The mind is not a vessel to be filled, but a fire to be lit.
Three intense days of grappling with big questions while reading one of the greatest texts ever written. Lectures by leading intellectuals and discussion groups led by great teachers. Encounters with Beethoven, Plato, Shakespeare. Conviviality and conversation lasting late into the night. An environment absolutely committed to freedom of thought, to listening intently to each other and, above all, to discovering the truth about the most important things.
A thinker of dazzling variety who spans both humanistic and scientific domains, McGilchrist is best known for reinvigorating interest in the divided brain. He argues that this division, which pits analysis of the particular against that of the whole, has shaped Western culture and critically underlies our present crisis.
Ms Park escaped from hell and human trafficking to become a bold and articulate whistle-blower on the horrors of North Korea and its quest to repress freedom, human dignity, and even love. Her passionate firsthand account of resistance to authoritarian cruelty offers both a powerful vision of human resilience and an acute analysis of the perversions of power.
A towering public intellectual whose ideas have reached hundreds of millions, Peterson has shown equal agility analyzing contemporary culture as he has in interpreting the Bible through his honed psychological lens. In his refreshing analysis of Western tradition through new conceptions of the mind, Peterson brings to the Symposium a thoughtful mediation between the old and the new.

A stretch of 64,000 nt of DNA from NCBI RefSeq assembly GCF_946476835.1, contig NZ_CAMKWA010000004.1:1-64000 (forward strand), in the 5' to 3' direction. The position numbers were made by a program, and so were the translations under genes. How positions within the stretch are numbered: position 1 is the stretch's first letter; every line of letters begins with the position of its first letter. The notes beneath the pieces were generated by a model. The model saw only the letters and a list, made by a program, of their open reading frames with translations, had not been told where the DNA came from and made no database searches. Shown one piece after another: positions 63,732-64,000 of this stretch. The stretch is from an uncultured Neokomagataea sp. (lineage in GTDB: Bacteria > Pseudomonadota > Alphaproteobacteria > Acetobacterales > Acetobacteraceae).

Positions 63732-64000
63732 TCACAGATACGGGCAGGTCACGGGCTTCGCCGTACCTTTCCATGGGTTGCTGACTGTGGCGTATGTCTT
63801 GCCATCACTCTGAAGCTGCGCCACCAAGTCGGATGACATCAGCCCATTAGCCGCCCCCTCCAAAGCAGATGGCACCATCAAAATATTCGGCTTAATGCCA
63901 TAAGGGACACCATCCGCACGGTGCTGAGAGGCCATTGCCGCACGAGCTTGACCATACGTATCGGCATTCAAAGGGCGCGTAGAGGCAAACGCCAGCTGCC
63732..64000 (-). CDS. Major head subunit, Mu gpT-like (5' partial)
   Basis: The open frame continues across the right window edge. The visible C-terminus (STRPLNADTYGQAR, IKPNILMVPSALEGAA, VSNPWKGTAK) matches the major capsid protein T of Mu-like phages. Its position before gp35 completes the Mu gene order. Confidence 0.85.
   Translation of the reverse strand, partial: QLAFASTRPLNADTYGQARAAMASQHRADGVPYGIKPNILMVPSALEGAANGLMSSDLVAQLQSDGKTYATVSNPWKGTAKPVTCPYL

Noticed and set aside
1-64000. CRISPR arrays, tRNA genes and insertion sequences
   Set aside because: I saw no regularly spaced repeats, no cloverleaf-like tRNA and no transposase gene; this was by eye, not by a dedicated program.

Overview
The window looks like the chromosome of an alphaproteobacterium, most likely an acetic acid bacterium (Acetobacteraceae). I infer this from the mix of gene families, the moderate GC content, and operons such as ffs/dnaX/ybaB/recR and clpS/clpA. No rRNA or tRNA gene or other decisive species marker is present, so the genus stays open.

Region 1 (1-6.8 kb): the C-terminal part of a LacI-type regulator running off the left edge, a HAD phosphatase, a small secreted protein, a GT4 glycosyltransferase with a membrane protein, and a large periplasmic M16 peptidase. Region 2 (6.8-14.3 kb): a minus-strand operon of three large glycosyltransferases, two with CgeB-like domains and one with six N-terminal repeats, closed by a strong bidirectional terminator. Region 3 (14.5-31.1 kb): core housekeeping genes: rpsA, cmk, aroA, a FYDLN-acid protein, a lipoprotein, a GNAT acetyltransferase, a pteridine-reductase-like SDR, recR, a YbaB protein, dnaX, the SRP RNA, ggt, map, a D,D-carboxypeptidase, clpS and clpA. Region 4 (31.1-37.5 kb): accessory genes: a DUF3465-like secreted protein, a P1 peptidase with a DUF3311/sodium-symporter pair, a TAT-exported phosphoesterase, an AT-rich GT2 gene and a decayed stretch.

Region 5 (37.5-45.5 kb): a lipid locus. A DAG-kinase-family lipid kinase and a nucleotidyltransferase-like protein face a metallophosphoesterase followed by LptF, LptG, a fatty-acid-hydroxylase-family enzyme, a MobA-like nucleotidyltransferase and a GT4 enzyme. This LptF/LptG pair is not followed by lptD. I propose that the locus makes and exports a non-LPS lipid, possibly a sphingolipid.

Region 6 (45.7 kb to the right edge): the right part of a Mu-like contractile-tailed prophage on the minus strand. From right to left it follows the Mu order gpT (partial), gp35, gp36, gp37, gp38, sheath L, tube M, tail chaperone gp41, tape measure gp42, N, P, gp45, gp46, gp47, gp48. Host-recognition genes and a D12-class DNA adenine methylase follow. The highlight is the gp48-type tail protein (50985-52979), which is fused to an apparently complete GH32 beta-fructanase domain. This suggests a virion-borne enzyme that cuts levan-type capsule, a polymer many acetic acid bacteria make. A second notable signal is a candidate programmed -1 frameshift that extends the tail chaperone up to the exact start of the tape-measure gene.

The founder and editor of the fearless online journal Quillette, Lehmann is at the forefront of the defense of free inquiry. In addition to sustaining a leading online publication through grass-roots means, Lehmann speaks and publishes on the ethical boundaries of scientific research and the importance of intellectual diversity.
A professor of philosophy and religion at the University of Cambridge, Hedley works on conceptions of imagination, beauty, violence, and the sublime. He argues for imaginative labor as central to human endeavor, helping us to make sense of the natural order, mediate our relationship with the divine, and furnish our understanding of the self.
An inspired lecturer and a brilliant scholar of Ancient Greek philosophy, Diamond will guide our daily excursions into the fulcrum text of our event: Plato’s Symposium. His clear and penetrating explication and ability to make connections between antiquity and present exemplify two central tenets of the Savannah Symposium.
Additional speakers and a full schedule of events will be announced in the coming weeks.
Sunny, subtropical Savannah is one of the most beautiful cities of the continent. It has a remarkably preserved downtown district whose architectural wonders and antebellum Southern style date back to the early eighteenth century. Its distinct Spanish moss and live oak trees drape across cobblestone roads, offering shade and scenery for pedestrians strolling past its magnificent squares, ambling down lively River Street, or resting in the shadow of the neo-Gothic Cathedral of St John the Baptist. Few cities are more captivating than Savannah in the spring. Amidst the breathtaking urban and natural beauty, you'll find cafés, museums, nightlife, and historical monuments around each corner—an ideal setting for a symposium centered around beauty, conviviality, and the inheritance of the past.